So John Key is relaxed about the possible role that New Zealand has in extra judicial killing via drones that is occurring far too often.
He was asked yesterday in Parliament about the subject.
David Cunliffe asked if he had “sought or received any advice on whether remote operations such as drone strikes against non-combatants or in non-declared conflicts are compatible with international law?” Key’s response was a terse “no”.
Key said earlier this week that he was totally comfortable with the GCSB passing on intelligence which led to drone attacks on foreign soil because it was in the pursuit of “very bad people”. The Herald article by Issac Davidson then says this:
The Prime Minister said he was not briefed about the drone strike which killed New Zealander Daryl Jones in Yemen last year.
“I wasn’t aware of … and didn’t have any involvement or prior knowledge of that particular strike.
“What I can say is that New Zealand has internationally in the past … gathered information, Afghanistan is an example of that, and that information is given to ISAF [International Security Assistance Force].
“What ISAF used that information for and how it’s actually used, I don’t know but I can’t rule out that that isn’t used for activities undertaken by the Americans.”
Asked whether this information could have led to drone strikes, he said: “It’s possible. I can’t rule that out.”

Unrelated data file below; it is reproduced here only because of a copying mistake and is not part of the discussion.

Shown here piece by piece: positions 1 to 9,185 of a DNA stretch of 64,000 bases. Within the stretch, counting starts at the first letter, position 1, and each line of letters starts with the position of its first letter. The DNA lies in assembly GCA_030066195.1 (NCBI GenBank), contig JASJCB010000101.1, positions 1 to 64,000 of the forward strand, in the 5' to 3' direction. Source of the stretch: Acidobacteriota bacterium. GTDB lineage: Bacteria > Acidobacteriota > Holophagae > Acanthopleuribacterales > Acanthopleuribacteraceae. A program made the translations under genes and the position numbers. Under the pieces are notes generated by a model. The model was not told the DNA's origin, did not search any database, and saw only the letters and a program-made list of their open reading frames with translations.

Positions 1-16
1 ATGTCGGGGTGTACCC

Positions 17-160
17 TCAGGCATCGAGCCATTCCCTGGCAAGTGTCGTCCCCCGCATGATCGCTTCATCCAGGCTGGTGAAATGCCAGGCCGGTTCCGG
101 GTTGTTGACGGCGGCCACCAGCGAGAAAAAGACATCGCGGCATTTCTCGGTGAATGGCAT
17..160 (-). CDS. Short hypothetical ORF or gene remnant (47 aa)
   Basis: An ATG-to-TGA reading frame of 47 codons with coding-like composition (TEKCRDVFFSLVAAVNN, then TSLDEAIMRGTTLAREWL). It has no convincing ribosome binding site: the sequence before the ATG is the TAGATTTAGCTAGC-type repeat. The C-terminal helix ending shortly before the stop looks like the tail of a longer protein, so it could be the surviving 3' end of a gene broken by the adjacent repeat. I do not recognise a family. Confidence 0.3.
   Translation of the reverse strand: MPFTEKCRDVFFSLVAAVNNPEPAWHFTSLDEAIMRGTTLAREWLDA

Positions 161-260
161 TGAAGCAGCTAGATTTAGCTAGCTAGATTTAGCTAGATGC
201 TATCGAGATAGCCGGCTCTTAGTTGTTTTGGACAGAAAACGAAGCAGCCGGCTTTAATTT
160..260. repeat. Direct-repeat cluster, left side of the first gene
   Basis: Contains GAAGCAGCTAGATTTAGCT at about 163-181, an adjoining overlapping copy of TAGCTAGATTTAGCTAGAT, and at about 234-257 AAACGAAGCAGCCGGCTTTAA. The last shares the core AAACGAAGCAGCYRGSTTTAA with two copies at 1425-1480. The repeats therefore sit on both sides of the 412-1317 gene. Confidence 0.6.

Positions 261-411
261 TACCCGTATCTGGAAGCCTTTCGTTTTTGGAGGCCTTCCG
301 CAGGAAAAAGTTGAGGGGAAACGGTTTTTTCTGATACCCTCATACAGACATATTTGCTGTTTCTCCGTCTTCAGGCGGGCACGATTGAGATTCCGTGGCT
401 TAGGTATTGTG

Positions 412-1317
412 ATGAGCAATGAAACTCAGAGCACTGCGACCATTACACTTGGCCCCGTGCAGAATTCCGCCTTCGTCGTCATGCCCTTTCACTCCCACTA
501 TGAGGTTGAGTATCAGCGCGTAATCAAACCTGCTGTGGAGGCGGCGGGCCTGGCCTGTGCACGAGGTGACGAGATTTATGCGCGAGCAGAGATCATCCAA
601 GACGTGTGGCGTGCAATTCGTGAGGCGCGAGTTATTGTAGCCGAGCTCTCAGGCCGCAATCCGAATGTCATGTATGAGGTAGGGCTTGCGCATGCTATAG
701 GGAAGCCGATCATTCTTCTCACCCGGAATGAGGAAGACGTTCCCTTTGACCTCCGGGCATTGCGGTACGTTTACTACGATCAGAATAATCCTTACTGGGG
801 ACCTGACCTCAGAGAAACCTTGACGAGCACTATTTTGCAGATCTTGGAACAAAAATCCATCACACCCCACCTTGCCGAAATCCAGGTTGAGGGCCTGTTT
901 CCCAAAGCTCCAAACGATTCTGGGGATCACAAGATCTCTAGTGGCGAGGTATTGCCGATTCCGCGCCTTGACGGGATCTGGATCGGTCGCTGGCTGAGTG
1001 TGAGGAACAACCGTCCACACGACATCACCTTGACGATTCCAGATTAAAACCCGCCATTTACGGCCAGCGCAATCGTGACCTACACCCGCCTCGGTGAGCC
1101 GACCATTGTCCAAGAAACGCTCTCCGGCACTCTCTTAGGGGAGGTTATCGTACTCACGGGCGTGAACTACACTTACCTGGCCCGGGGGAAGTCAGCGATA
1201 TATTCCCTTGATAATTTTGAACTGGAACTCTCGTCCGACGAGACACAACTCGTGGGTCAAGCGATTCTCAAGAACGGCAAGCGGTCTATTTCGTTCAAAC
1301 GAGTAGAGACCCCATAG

He added: “It would be in the pursuit of trying to hold to account very bad people.”
Key’s candour is unusual. Normally you would think that he would avoid the subject by claiming the issue related to an operational matter. Martyn Bradbury has suggested that Key knows what sort of information is going to be released by Edward Snowden in due course and is getting ready for it and I suspect that Martyn is right.
Idiot Savant and Gordon Campbell have both expressed misgivings as to the legality of what is happening. It is difficult to understand how International Law could sanction the indiscriminate killing of children in third world countries.
And this brings into strong focus the importance of metadata. As said by David Cole:
Of course knowing the content of a call can be crucial to establishing a particular threat. But metadata alone can provide an extremely detailed picture of a person’s most intimate associations and interests, and it’s actually much easier as a technological matter to search huge amounts of metadata than to listen to millions of phone calls. As NSA General Counsel Stewart Baker has said, “metadata absolutely tells you everything about somebody’s life. If you have enough metadata, you don’t really need content.” When I quoted Baker at a recent debate at Johns Hopkins University, my opponent, General Michael Hayden, former director of the NSA and the CIA, called Baker’s comment “absolutely correct,” and raised him one, asserting, “We kill people based on metadata.”
John Key’s indifference to all of this is plain to see. Holding to account “very bad people” by extrajudicial killing of civilians, including a New Zealander is something that a civilised nation should not countenance.